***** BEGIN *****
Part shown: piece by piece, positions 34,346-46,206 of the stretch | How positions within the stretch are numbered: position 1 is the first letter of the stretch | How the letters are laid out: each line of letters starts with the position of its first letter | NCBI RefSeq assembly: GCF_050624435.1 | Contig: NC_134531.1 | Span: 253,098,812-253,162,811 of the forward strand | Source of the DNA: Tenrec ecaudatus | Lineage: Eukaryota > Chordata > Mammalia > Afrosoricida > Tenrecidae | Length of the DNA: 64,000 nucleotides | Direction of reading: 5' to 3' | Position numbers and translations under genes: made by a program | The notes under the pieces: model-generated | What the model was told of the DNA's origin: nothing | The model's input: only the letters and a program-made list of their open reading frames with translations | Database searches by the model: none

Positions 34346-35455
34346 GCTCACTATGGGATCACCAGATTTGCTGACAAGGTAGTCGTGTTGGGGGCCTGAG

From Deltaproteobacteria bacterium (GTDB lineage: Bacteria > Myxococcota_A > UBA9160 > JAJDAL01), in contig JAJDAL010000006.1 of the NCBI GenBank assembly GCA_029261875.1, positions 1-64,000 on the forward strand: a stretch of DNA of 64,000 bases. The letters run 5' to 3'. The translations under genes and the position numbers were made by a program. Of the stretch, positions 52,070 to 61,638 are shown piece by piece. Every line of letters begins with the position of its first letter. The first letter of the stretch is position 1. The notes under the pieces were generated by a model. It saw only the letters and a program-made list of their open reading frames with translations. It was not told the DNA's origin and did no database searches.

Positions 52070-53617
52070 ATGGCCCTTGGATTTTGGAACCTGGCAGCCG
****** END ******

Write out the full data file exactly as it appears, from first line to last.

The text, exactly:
Part shown: piece by piece, positions 34,346-46,206 of the stretch | How positions within the stretch are numbered: position 1 is the first letter of the stretch | How the letters are laid out: each line of letters starts with the position of its first letter | NCBI RefSeq assembly: GCF_050624435.1 | Contig: NC_134531.1 | Span: 253,098,812-253,162,811 of the forward strand | Source of the DNA: Tenrec ecaudatus | Lineage: Eukaryota > Chordata > Mammalia > Afrosoricida > Tenrecidae | Length of the DNA: 64,000 nucleotides | Direction of reading: 5' to 3' | Position numbers and translations under genes: made by a program | The notes under the pieces: model-generated | What the model was told of the DNA's origin: nothing | The model's input: only the letters and a program-made list of their open reading frames with translations | Database searches by the model: none

Positions 34346-35455
34346 GCTCACTATGGGATCACCAGATTTGCTGACAAGGTAGTCGTGTTGGGGGCCTGAG

From Deltaproteobacteria bacterium (GTDB lineage: Bacteria > Myxococcota_A > UBA9160 > JAJDAL01), in contig JAJDAL010000006.1 of the NCBI GenBank assembly GCA_029261875.1, positions 1-64,000 on the forward strand: a stretch of DNA of 64,000 bases. The letters run 5' to 3'. The translations under genes and the position numbers were made by a program. Of the stretch, positions 52,070 to 61,638 are shown piece by piece. Every line of letters begins with the position of its first letter. The first letter of the stretch is position 1. The notes under the pieces were generated by a model. It saw only the letters and a program-made list of their open reading frames with translations. It was not told the DNA's origin and did no database searches.

Positions 52070-53617
52070 ATGGCCCTTGGATTTTGGAACCTGGCAGCCG